Crime in the Suites An Analysis of Current Issues in White Collar Defense

A Blog About Current Issues in White Collar Defense

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June 18, 2010

In Dillon, Court Limits Application of Key Sentencing Ruling

By: Ifrah Law

On June 17, 2010, the U.S. Supreme Court issued an 8-1 ruling in Dillon v. United States (with only Justice Stevens dissenting) that the Court’s 2005 ruling in United States v. Booker that made the U.S. Sentencing Guidelines advisory rather than mandatory does not apply to proceedings to reduce a sentence under section 3582(c)(2) of the U.S. Code.

Percy Dillon, who had been convicted of crack and powder cocaine offenses, received the benefit of an amendment to the crack cocaine guidelines that the Sentencing Commission ruled should be applied retroactively to reduce the sentences of those who had already been convicted of crack offenses. In his pro se motion, Dillon asked not only for the two-level reduction specifically authorized by the Commission but also for a further reduction that he said was authorized under Booker, which made the guidelines advisory.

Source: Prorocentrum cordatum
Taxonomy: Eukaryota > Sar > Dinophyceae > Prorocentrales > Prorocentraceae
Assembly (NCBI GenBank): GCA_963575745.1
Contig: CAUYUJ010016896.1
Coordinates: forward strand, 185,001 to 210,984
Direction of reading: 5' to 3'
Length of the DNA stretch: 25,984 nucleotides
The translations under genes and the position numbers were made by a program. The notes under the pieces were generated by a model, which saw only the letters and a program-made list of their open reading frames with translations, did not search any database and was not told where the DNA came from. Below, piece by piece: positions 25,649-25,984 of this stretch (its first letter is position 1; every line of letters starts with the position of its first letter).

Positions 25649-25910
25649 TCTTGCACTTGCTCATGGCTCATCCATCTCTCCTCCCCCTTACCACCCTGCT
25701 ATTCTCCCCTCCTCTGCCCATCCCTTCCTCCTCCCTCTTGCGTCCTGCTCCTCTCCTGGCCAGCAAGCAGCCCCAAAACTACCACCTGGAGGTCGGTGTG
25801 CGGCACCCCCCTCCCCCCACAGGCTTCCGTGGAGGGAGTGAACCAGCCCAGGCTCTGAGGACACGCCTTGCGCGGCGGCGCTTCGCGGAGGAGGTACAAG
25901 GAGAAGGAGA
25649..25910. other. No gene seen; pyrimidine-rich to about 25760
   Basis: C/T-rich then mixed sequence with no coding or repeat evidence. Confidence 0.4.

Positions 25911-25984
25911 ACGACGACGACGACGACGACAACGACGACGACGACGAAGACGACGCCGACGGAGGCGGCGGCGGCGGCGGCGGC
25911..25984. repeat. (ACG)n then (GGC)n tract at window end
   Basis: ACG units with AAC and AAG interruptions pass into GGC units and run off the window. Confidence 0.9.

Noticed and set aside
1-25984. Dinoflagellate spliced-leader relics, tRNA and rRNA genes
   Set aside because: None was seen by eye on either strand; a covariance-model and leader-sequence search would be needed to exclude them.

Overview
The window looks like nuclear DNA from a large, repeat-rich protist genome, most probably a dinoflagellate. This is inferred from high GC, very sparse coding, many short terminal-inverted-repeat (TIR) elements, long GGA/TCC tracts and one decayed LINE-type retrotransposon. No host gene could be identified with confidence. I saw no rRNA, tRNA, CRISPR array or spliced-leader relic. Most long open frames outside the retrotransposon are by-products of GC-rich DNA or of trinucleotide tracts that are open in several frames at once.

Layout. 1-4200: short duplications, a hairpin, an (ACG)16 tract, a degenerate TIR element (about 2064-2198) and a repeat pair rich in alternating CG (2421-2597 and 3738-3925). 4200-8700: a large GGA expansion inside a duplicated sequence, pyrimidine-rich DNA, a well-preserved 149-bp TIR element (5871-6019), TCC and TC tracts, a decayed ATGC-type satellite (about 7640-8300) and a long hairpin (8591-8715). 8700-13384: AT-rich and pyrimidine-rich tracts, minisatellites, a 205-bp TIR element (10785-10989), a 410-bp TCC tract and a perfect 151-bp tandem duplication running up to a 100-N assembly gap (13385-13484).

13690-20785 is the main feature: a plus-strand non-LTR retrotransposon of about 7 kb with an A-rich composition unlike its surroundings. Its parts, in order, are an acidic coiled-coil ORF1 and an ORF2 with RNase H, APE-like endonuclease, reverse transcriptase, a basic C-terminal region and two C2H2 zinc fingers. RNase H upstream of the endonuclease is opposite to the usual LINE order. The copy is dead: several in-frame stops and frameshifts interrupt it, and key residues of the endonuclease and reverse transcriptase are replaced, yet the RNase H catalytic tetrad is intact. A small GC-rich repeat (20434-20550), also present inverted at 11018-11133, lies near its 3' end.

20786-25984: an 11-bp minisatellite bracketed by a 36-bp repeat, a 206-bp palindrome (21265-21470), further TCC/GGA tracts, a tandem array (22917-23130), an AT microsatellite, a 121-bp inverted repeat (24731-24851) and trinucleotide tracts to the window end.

Both the District Court and the Third Circuit rejected Dillon’s argument, and the Supreme Court agreed with them. It held that sentence-reduction proceedings like Dillon’s, which in the statutory language involve a “modification of a term of imprisonment,” were not covered by Booker and that the lower court was therefore not authorized to reduce Dillon’s sentence below the Guidelines range. The Court noted that retroactive sentence-modification proceedings like Dillon’s are not constitutionally compelled but merely represent a “congressional act of lenity intended to give prisoners the benefit of later enacted adjustments.” Thus, the Sixth Amendment rights at the heart of Booker are not implicated.

This narrow ruling, applicable only to a limited number of proceedings, does not in any way vitiate or destroy the Booker holding. Certainly, defense attorneys who were hoping to obtain shorter terms for their clients in a few sentence-reduction proceedings will be disappointed, but I don’t see this in any way as a retreat from the constitutional principles at the heart of Booker.